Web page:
The purpose of this paper is to contribute to refine the conceptual framework of complexity. For such a purpose, a number of epistemologically oriented remarks are provided, arguing about the relevance of second-order considerations for complexity and the importance of pluralism in scientific research.
At first, the paper focuses on one of the topical areas of complexity research, i.e. network theory, but uses this for drawing the attention to more general issues. The underlying assumption is that scientific and philosophical research might complement each other, and that this is especially crucial for the advancement of complexity.
The paper suggests three ways for refining the scheme of complexity: analyzing it at the right level, i.e. not focusing on single principles or theories (e.g. network theory), but rather on the overall frame; including both ontological and epistemological considerations; and recognizing how the epistemological implications of complexity foster the adoption of a pluralist stance in scientific research (and beyond).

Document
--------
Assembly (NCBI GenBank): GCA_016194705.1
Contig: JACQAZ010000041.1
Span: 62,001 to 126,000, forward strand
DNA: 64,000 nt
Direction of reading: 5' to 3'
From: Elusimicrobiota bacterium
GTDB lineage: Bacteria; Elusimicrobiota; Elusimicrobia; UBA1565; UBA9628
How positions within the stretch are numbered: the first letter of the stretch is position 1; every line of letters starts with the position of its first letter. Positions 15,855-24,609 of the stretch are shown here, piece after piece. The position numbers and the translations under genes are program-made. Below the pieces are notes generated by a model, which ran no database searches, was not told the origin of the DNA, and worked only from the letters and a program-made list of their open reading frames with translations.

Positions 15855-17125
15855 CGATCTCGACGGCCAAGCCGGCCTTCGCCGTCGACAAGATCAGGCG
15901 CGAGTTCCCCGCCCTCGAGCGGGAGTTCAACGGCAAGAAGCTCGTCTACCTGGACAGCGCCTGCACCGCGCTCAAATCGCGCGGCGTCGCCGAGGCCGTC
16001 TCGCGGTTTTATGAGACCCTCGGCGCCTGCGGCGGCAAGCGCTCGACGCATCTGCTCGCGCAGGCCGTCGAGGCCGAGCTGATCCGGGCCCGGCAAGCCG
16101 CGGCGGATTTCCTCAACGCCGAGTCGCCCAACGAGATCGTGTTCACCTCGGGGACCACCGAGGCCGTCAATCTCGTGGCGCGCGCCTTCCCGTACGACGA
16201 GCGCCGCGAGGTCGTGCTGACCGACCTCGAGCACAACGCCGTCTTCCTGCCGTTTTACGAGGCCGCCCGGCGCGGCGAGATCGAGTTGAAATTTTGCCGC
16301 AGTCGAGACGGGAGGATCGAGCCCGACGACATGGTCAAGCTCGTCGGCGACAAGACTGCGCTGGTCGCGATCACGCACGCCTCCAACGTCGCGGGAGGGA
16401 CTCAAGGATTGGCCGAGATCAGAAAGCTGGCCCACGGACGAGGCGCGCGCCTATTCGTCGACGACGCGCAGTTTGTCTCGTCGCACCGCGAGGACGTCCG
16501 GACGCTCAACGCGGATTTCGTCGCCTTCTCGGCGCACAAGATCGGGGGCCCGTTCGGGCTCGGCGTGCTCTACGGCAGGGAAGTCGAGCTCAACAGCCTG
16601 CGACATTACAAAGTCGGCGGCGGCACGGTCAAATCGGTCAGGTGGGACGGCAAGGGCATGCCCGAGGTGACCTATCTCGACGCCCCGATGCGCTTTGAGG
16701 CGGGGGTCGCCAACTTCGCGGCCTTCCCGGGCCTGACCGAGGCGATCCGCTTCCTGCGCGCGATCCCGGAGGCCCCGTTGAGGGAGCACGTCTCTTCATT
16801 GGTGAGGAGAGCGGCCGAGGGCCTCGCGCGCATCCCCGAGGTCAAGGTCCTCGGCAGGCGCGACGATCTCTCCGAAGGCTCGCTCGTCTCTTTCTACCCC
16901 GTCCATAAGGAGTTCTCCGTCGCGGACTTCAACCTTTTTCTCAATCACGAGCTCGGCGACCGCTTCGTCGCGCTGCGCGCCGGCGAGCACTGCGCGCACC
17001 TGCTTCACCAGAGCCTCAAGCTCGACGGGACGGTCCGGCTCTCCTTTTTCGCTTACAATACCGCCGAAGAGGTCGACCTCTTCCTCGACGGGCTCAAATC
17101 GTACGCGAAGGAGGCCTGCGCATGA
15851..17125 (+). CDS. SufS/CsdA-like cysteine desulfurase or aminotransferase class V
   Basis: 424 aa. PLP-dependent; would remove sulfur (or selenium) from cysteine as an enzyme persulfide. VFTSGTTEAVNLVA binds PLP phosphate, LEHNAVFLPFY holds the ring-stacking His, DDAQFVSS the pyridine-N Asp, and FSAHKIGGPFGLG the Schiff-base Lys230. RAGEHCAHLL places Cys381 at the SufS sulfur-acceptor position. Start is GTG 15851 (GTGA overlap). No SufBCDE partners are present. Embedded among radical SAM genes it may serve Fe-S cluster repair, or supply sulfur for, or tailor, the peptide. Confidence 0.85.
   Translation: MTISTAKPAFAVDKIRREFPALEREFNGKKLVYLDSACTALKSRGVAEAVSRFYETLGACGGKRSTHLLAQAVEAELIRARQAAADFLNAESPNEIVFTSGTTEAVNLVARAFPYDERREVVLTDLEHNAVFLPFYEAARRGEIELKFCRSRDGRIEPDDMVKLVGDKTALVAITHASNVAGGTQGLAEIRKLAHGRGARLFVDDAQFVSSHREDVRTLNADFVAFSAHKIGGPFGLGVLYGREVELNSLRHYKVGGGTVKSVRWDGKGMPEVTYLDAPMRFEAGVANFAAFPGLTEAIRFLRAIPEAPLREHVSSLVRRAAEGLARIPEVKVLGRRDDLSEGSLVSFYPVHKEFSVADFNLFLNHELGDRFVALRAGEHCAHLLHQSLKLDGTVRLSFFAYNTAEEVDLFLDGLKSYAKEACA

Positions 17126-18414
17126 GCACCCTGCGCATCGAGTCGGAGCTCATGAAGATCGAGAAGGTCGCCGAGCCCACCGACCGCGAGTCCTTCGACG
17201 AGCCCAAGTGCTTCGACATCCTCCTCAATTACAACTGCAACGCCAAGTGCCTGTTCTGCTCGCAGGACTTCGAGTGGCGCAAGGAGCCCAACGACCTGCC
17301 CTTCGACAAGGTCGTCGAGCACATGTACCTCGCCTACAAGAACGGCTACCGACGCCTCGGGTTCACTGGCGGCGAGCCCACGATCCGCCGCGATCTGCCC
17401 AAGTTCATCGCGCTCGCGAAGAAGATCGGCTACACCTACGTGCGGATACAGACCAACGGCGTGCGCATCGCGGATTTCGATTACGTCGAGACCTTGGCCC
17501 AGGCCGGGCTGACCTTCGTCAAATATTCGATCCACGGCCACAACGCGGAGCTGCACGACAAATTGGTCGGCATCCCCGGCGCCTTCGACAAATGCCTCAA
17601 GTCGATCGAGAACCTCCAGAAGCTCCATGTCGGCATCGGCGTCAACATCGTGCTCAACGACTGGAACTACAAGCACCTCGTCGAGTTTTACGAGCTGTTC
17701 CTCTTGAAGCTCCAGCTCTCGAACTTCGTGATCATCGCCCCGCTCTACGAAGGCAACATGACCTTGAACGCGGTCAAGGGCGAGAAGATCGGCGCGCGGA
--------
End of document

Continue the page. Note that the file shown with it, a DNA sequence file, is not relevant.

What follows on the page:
The way in which science (complexity) is portrayed, i.e. as “perspectival” and inclined to pluralism, could impact on how it is thought, designed and socially perceived.
Complexity is one of most promising fields of contemporary science, but still lacks of a coherent frame of analysis. This requires an investigation from different point of views, as an object of interdisciplinary cooperation. The main paper’s value consists of providing second-order considerations which puts scientific findings in perspective and can contribute to a better understanding of their meaning from a philosophical standpoint too.
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